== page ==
The Courier News from Blytheville, Arkansas on May 3, 1966 · Page 4
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The Courier News from Blytheville, Arkansas · Page 4

Blytheville, Arkansas
Issue Date:
Tuesday, May 3, 1966
Page 4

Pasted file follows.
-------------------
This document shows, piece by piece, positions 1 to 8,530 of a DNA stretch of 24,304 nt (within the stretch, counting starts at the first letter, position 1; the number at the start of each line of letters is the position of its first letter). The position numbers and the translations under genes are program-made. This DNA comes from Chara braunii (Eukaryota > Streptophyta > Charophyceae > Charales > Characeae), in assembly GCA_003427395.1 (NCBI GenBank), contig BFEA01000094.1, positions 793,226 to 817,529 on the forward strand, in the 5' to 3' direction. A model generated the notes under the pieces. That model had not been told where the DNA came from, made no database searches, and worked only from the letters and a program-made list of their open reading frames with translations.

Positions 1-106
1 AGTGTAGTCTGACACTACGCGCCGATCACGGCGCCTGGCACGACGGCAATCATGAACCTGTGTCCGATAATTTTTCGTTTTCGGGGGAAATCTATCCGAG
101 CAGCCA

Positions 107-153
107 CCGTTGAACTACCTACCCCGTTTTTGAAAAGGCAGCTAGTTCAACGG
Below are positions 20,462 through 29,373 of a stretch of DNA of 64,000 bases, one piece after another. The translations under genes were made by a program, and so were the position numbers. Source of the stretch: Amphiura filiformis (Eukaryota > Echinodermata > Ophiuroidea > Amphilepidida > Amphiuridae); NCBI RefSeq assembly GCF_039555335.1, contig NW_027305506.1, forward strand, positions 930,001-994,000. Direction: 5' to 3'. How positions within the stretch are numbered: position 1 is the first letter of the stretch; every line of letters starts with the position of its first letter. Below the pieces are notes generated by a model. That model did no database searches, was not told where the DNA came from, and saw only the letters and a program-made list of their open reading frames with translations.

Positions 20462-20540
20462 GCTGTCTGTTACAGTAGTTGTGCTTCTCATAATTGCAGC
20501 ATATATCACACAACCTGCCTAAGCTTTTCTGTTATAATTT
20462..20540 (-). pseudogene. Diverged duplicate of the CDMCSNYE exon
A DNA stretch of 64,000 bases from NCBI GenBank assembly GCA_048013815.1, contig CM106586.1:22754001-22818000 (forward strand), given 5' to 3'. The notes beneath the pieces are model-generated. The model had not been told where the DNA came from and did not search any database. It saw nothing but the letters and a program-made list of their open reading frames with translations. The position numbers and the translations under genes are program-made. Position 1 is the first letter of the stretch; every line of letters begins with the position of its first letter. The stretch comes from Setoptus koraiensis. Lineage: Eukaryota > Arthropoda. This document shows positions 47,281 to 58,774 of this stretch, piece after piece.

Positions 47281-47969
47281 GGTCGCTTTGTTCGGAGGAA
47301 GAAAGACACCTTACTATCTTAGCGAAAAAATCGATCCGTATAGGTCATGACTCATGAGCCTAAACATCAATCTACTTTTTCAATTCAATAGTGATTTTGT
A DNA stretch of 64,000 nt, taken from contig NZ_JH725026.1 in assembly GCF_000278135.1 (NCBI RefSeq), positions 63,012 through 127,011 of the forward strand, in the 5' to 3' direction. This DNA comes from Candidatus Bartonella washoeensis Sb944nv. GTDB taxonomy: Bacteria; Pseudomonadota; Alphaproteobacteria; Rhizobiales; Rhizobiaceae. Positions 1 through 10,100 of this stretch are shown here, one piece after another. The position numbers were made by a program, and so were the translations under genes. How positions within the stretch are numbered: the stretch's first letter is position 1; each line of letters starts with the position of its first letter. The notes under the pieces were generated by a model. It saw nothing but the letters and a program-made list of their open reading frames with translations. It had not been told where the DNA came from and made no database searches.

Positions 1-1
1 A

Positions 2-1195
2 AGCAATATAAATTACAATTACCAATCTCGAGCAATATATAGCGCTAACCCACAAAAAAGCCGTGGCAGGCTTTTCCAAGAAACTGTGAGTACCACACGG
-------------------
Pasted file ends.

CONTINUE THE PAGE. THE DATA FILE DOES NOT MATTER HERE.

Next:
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The Governor's Midwifery It isn't nice to point, but the Faubus ''•''Administration over th«r» in Littl* .Jock appears about ended after 12 ; years. And what sort of administration has it been? .-. Political scientist* have a term for '"that time in a nation's history which "occurs between the hot fires of revolu- • v tion and the stultification of advancing ^senility. They call it thermidor, a not .'hew term which is enjoying new popu- .-,-terity. . • •- •-• These same professionals may have ;;R name for that nexus between a primitive society and the mainstream—eco- IViiomically and intellectually. This is the ;:' stage of emergence. It is as distinguish; = able as thermidor and indeed has much •-OT common with it. Orval Faubus was •••-•the midwife for Arkansas' transition between red-neckery and the International Congress on Space Technology. t.Not that Arkansas ever was all the ^former any more than it now may be typified by the latter. The transition ^continues. Governor Faubus did very 'well tending it. ,,i This isn't to minimize his tragic T'tnistake of 1957. The fact that Ole Miss and Rhodesia staged better shows aim- ~T>ly doesn't help. Arkansas continues to -suffer from Little Rock 1957. '."'-1 But there is more to being governor -,: than denying a few children admission to school through the instrumentality of the National Guard and Governor "-Faubus has done so much more it ._ .will be disappointing if he is remember—-ed mainly for his folly (as will most of ^tis). Governor Faubus led the state forward in roads, college construction, teacher salaries and welfare payments. His efforts in this connection must not go unnoticed, nor have they. His leadership has been firm and progressive. But to look back too long is to stand ctilL Arkansas has added nearly 100,- 000 Industrial Jobs «nd hai doubled teacher salaries in the past decade. Fine. This means the state hag not «g far to go as it did ten years ago. But Arkansas continues to underestimate her people. There is no rea. son excellence can not flourish here. As a matter of fact there is every reason to believe that it can; that it must; that it will. Arkansas now must avoid the temptation of bragging about a teacher salary scale which ranks perhaps as high as 45th or as low as 49th among the several states. It must resist the inclination to believe that the University of Arkansas will not need to change; that Arkansas State College can continue to offer such subjects as fly-casting (that's no joke, folks . . . it's for real). All our college graduates can't or won't be nuclear physicists and thank God for that. However, all of this state's college graduates should be capable of writing and speaking simple, but correct, English. All the state's college graduates may be expected to have a superficial understanding of the trials and triumphs of the western world. All the state's college graduates should have these marks of educated men and women The same holds true of highways, industrialization, public health and all the other problems of living a state concerns itself with. Arkansas must quit comparing itself to Mississippi, Louisiana and Oklahoma. Governor Faubus' midwifery in bringing the state into the new society has not been without incident and progress. The time is at hand for the state to cast aside old yardsticks. The people are capable of greatness, if only they become convinced of it. Show Beat by Dick Kleiner 8IOSSAT AND CROMLIY IN WASHINGTON UA W Leads in Meshing Union Actions Worldwide HOLLYWOOD (NBA) ITiey're winding up shooting "52 Miles To Terror" at MGM, but nobody yet knows for sure whether it will be released as a feature film or sold imediatc- ly to television. More and more films are being made like this — about two hours long, clean enough to be acceptable in the living room, suitable for either the theater or the home. This one should be good entertainment, wherever it's shown. It has a premise o (promise, and a good cast to act it out. Dana Andrews and Jeanne Crain play a couple who are terrorized during a 52-mile drive by three out - for - kicks teen- a g e r s. Eventually, Andrews fights back. Most of this was shot in various desert spots, where the car action could be filmed with safety. Now the company was back in the studio, shooting the process stuff of car interiors against the moving backgrounds Andrews and Miss Grain were in a cut-away car, supposedly at the site of a wreck on the highway. A policeman was questioning them. A red spotlight — supposedly from the police car's roof light — shone in their faces ; nd a technician waved a torn lag in the spotlight beam, simulating the police car light Uirn- ng. In the back seat were two 'oungsters playing the couple's ihildren — Laurie Mock and Tim Stafford. Tim is the son of actress Anna Lee, who was watching proudly. . "I've become a stage mother," Anna said. "Tim is 10 and joys of 10 are much more in demand than women of my age these days." Of Intimidation Light Washington Correspondent Newspaper Enerprise Assn. WASHINGON (NBA) Some 24 skilled members of the United Auto Workers, laboring barely two months in leftist - oriented Guinea, already have restored to action about half the cranes and rusting there in long disuse. This trained cadre of blue- ment, the union is trying in a large way to attune itself to what it sees as the internationalizing of capialism. The big corporations are leaping national boundaries, setting up plants in Europe, Latin America, Africa and elsewhere. The UAW figures labor must match, the trend er diminish in influence. Under the guise of Informing motorists how soon their green light will change to amber, a Texas inventor has perfected a device for further intimidating the pedestrian. His amber lens has illuminated digits that begin to flash on successively, nine seconds before the amber lights up. The theory is that motorists trying to make the green will be tlbe to read the figures and do something or other about them. But the one who surely will be able to read them is the pedestrian, who knows already that if the red light catches him in the walk- way, the only things standing between him and mortificatoin of the flesh are luck and the right-of-way rule book. The thing seems geared to freeze him at the near surbline. The count-down idea seems better adapted to the blast-off, as they say over at The Cape. Let the amber tell you how long you have to wait for the green. Then you can launch yourself precisely on time (time is money) and before the nut behind can begin to honk.—New Orleans Times-Picayune. collar Peace Corps workers, j The union is creating a pool sent to Guinea this year under j of 50 experts to help foreign joint Peace Corps - USW sponsorship, could be the vanguard many such units around the world. Projects may be mounted, for a starter, in Chile, Venezuela, India and Ethiopia. The repair of misused or rusting equipment, as in Guinea, is really an incident dividend of the blue collar program. The broader aim is to train Guin- eans to maintain and operate their machinery on their own. The goal elsewhere will be the JACOBY ON BRIDGE KOETH VQ »K«54I + 10864 WEST IAST e>109 AJ742 VX1094S VAS«S1 • Q1073 »J« + J2 *7* SOUTH (D) *KQ«I + AKQ83 East- West vulnerable West North bit Sooth 1 + Pass 3* Pas 4N.T. Pass 5* Puc 8 + Pass Pass Pass Opening lead— V 10 A recent team match was decided by today's hand. At one table the North - South pair reached three no - trump. West was unkind enough tu make his normal lead of a heart and the defense had the first five tricks. The bidding hi the box Wok place at the other table. North- South were using limit raises and North gave a limit raise in preference to showing his diamond suit. South took command and bid the slam after checking for aces. East won the opening heart lead with his act and ltd a trump. South drew trumps with two leads and then ablt to spread his hand because he had two trumps in-dummy to take cart ef his ween) htart and fourth spade. How would South have playtd the hand agaiiwt a ) • 1 trump break? Hi would bivt playtd tot third round of trumps and then gone after diamonds. Since diamonds broke 4 - 3 he would have been able to set up dummy's fifth diamond for a discard of one spade and dummy's last trump would have ruffed the second heart. The club slam was certainly a good one to bid and limit raises made it easy to get there but we feel strongly that the ether North - South pair should have avoided the three no- trump trap. Their actual bidding with no interference by East and West proceeded via one club, one - diamond, two spades, three clubs, three no • trump, pass. We feel that South should have bid four clubs rather than three no - trump. He had nothing that looked like a heart stopper. This four club bid would surely have produced a successful game contract and might well have led to the same club slam. labor groups in collective bargaining, in wage research, in preparation of labor and social legislation. This June in Detroit, three brand new 'world labor councils," first of their kind, will meet as counterparts to three worldwide automotive c o m- bines. Common labor problems will form the agenda. In the agricultural equipment field, the UAW notes that International Harvester now employs 106,000 workers in 22 countries, The UAW fell into the Guinea Massey Ferguson 92,000 in 17 ^_,..-_ n— .. !._ :_i situation. Some of its international affairs representatives, exploring the labor outlook in Africa, simply asked Guinea's leftist labor leaders what their problems were. Their -answer was blunt — motive power and transport were a mess. For the UAW, however, this countries, Caterpillar Tractor 42,000 in 13 lands. The union's theme is plain enough: "One million, five hundred thousand UAW members joined in solidarity with 9,000,000 members of the International Metalworkers' Federation in 50 countries." , . unique undertaking has deeper Spurred by the visit of a UAW meaning. Under the able Vic-'delegation to Japan, a world tor Reuther, director of its union wage research cen- terriational a f f a i-r s depart-I ter has been launched in Tokyo. The four Japanese labor federations run it. The object is to make comparative studies of wages, working conditions and labor costs in Japan's metal, industries, with a view to co-ordinating collective bargaining strategies worldwide. Japan's wage structure today is like no other. The net of all this beginning ef fort, if it succeeds, could b< to reduce considerably some of the more dramatic disparities in wage levels among the world's industrial nations. But shrewdly, the UAW sees danger for itself or any union with an eye on the international scene. Therein lies the deepr maning of its blue - collar Peace Corps program for training foreign workers in the mechanical skills. The truth is that in most underdeveloped lands in Africa, Latin America and Asia, the industrial worker in the UAW pattern is a relative rarity — a member of an elite living in an urban oasis surrounded by a vast rural "desert" populated by the untrained poor. 'TV> avoid being tagged in these lands as the ally of the elite few in the cities, the UAW needs an image as a more general helpmate. Hence the Peace Corps link, and the union's move ment in hcaHh • equipment projects in India, Viet Nam and Brazil. f mf ffttf f At v*U h ftttmf «w ctmartr far mt -*t'i (Act JVM ftttmj tM <MyfM for (At wtrMf" Q — There is a lot. of phlegm in my stools and I have a slight but constant cramping in my abdomen. X-rays of my intes tines ifailed to show anything wrong. Does this indicate that further tests should be made er do I have something that laxatives will control? A - Without further tests I would say you have described the typical findings of mucous colitis. Laxatives would make it worse. There are many remedies for this condition but none of them will help you unless you adhere to a bland (no roughage) diet and arrange to eliminate emotional stresses. Q — I have colitis and am taking an enema of one quart of water with two teaspoonfuls of starch twice a day. Will this cure me? A - No — it will probably make your colitis worse. An enema should be taken only if you have gone 48 hours without a bowel movement (72 hours following a loose stool and then you should use only eight ounce: of warm water with nothing in the water. Such an enema should be held for five minutes bclore letting it pass out. Written for Newspaper Enterprise Association By Wayne G. Brandstadt, M.D. Q — I have had colitis for three years. My doctor prescribed Azulfidine, Lomotil, cort- izone and a milk - free diet. Must I take these drugs indefinitely? How long does it take to cure this condition? M A — Anyone who is taking | Azulfidine should have a periodic blood examination. Lomo(il should not be taken by any- one'who has cirrhosis of the liver or who is taking barbiturates. Cortisone should not be taken for more than 10 days at a time with an interval of three or four weeks between courses. Colitis is aggravated by milk and milk products in some, but not all; victims. Like all chronic conditions, cure may take a long time but it can be achieved. The duration of the'treatment would depend on the severity of the disease and the;skill of your physician. Q - When I was in high school » doctor, prescribed amphetamine to help: me lose BIytheville (Ark.) Courier New ••••' Pige Four Tuesday, May 3, 1566 weight. Now I am addicted to this drug. What should I do? A — This drug, marketed as Benzedrine, Dexedrine and Me thedrine can be obtained legally Only on a doctor's prescription It is potentially dangerous am is definitely habit - forming when taken over a long period Discontinuing the drug after the habit has been formed may re quire a short period of hospitali zation. Please send your questions and comments to Wayne G Brandstadt, M. D., in care o this paper. While Dr. Brandstad cannot answer individual letters he will answer letters of general interest in future columns. NELSON, B. C. (AP) - A complete set of one of the most unusual newspapers ever published has been donated to Notre Dame University Iwe. The paper, called "The Wawa," is .:ot only printer] in shorthand but it's in the CM- nook language of ihe British Columbia Indians. "Wawa" is a Chinook word meaning to speak talk or echo. One of the Opiate pries ti wai the originator of the Wawa. He created It by adapting phonetics to the Chinook jargon in order to instruct the Indians in easy phonetic writing. She laughed — because In real life she has seven children, ranging from one in college to a 10-months-old baby. Jeanne starts a television »er- ies - Men Against Evil, with Howard Duff — soon. And that, she's afraid, will effectively put an end to her extracurricular studies. She has for many years taken courses at UCLA; recently she completed courses in astronomy and art history of th* Renaissance. Andrews is busy, too. After this, he has three other films lined up — the next one in England, then Egypt and Rome: "I hate packing," Dana said. "Especially like this —England will be cold, Egypt hot and Rome so-so." Jeanne Crain, looking as young and lovely as ever, says she's made some 36 pictures and, surprisingly, this is only :he third role in which she's been a mother. "I guess they don't think I'm the mother type," she said. Producer Sam Katzman has cast several fresh, new faces as the three menacing teenagers. Best ; known of the three is the girl, lovely Mimsy Farmer. "I hope I don't get typed as the bad girl," Mimsy says. "I've generally played sweet young things before. And what worries me is that they never tested me for this bad girl part — they signed me after just looking at me. That really worries me." The boys are Paul Bertoya ann Gene Kirkwood. Bertoya is a cousin of former major leaguer Reno Bertoia (Paul changed the spelling of his name) and the son-in-law of the ex • movie great, Billie Dove. He's a young and handsome Canadian. Kirkwood came to Hollywood from New Rochelle, N. Y., an odd way — he hit the numbers in New York for $500 (he put $1 on 412) and blew it on a plane ticket to California. Then he parked cars at a restaurant and it was there that an agent found him. "I made more money parking cars," he says, "than I'm ak- ing in this picture." 75 Years Ago -In Blytheville "Drama Through the Ages" was the topic used ,"or the dis- :ussion led by Mrs. P. D. Foster the Delphian Society at the Hotel Noble. She was assisted by Mrs. W. C. C a m p b e 11, Mrs. James Terry, Mrs. C. L. McWaters, Mrs. Hiram Wylie and Mrs. Hugh Whitsitt in the presentation. Dr. Edna W. Nies of Blytheville was named president-elect of the Arkansas Osteopathic Association at the organization's annual convention in Little Rock yesterday. Blytheville's newest ladies store, The Darling Shop, opened this morning. 1( »J THE BLVTHEVn.l.t . COURIER NEWS FHF. COURIER NEWS CO. B. W. HAINES, I'UBLlSHtm HARRY A. HAINES Assistant Publisher-Editor PAUL D. HUMAN Advertising Maaacer So!; National Advenislni . Representative Wallace Witmer Co. New Vork. "Mcaeo. Detroit Atlanta. MemptUa Second-class postaee paid at Blvtheville. Ark. Member of the Associated Freu SUBSCRIPTION RATES 67 carrier In the clt; of Blrthe- vllle or any suburban town where carrier service Is maintained 3te pet week. 51.50 per month. B; mall within » radiua of M miles. $8.00 per rear 95.00 lor ill months, $3.00 for three months, by mall, outside 50 mile radius 118.00 pet- year payable In advance. Mail subscriptions are not accepted in towns and cltlei where Ttie courier News carrier service la maintained. Mall suDicripHoni ui pavable In advance. NOTE: Tne courier News assume* no responsibility for photographs manuscripts, engravings or mutf left wltn It for possible publication Girl Talk Answer to Previou* Puzzle ACROSS 1 Feminine -appellation 5 "Sioux City" damsel S Abraham'! »iie (var.) 12 Meadows 13 Designation for * married (ill 14 Snare 15 Dispatched 16 Social insect 17 Item at a gki'« wedding 18 Revokes • legacy 20 Nullifies . 22 College cheer 23 Opera (ib.) 24 Biblical girl 27 Distant 29 Large barrel 32 Make a mistake 33 Feminine proper name 35 Comedienne Arden 36 Husband «( .Fatima 37 Hair gadget (or a girl 38 Diminutive of Ronald 39 Masculine nickname 40 Bewitch 41 Light browns 42 Compass point 43 Exclamation 45 Girl's name 49 Anoints 53 Asseverate 54 Yugoslav city 56 Smooth 57 Wander 58 Negative word 59 Companion M Caterpillar hair «1 Peer Cyst's mother 62Mimicker DOWN 1 Actress Lanchcsler 2 Donna • 3 Lion's pride 4 Fall flowers 5 Dash to pieces S Footed vase nHHm HHH QUHLJ L3tdE3H UCara UEJLdH tanisnta uHtiaanu •••uHciEi nan a«»e»« HQU uaaaa aap 7 Italian city 8 Wrest away 9Dry 10 Speed contest 11 Zoo critters 19 Mother (coll,) 21 Doone 24 Faithful (poet.) 44 Indefinite 25 Shield bearing article 26 "Flower" girl 27 Irish colleen's spinning item 28 Air (comb, form) 29 Girl's appellation 30 Shakespearean 55 Moths fif stream 31 Number (pi.) 33 Anesthetic 34 Falsehood 41 Miss Ritter 42 Shearer 43 Sew lightly 45 Gibbons 48 Bacchanals' cry 47 Tidy 48 Feminine awn* 50 Jump 51 Grafted (her.) 52 Soothsayer .